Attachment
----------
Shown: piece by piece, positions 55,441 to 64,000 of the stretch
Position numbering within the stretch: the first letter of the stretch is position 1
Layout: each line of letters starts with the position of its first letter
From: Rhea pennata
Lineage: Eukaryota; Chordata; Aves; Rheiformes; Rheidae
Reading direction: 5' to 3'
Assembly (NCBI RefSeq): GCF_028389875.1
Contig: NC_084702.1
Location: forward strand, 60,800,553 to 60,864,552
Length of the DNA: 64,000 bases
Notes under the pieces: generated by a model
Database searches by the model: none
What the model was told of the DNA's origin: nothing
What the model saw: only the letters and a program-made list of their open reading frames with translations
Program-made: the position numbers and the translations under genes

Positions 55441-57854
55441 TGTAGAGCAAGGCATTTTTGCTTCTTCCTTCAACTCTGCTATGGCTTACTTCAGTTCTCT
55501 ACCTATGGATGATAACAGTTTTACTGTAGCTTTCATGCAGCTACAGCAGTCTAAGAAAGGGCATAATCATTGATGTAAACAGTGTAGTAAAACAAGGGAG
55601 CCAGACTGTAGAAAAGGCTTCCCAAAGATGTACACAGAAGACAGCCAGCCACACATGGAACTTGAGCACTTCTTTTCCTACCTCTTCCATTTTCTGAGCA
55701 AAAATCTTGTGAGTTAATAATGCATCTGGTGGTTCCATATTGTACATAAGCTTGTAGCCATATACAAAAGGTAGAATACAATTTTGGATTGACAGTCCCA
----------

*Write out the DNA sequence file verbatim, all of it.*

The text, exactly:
Shown: piece by piece, positions 55,441 to 64,000 of the stretch
Position numbering within the stretch: the first letter of the stretch is position 1
Layout: each line of letters starts with the position of its first letter
From: Rhea pennata
Lineage: Eukaryota; Chordata; Aves; Rheiformes; Rheidae
Reading direction: 5' to 3'
Assembly (NCBI RefSeq): GCF_028389875.1
Contig: NC_084702.1
Location: forward strand, 60,800,553 to 60,864,552
Length of the DNA: 64,000 bases
Notes under the pieces: generated by a model
Database searches by the model: none
What the model was told of the DNA's origin: nothing
What the model saw: only the letters and a program-made list of their open reading frames with translations
Program-made: the position numbers and the translations under genes

Positions 55441-57854
55441 TGTAGAGCAAGGCATTTTTGCTTCTTCCTTCAACTCTGCTATGGCTTACTTCAGTTCTCT
55501 ACCTATGGATGATAACAGTTTTACTGTAGCTTTCATGCAGCTACAGCAGTCTAAGAAAGGGCATAATCATTGATGTAAACAGTGTAGTAAAACAAGGGAG
55601 CCAGACTGTAGAAAAGGCTTCCCAAAGATGTACACAGAAGACAGCCAGCCACACATGGAACTTGAGCACTTCTTTTCCTACCTCTTCCATTTTCTGAGCA
55701 AAAATCTTGTGAGTTAATAATGCATCTGGTGGTTCCATATTGTACATAAGCTTGTAGCCATATACAAAAGGTAGAATACAATTTTGGATTGACAGTCCCA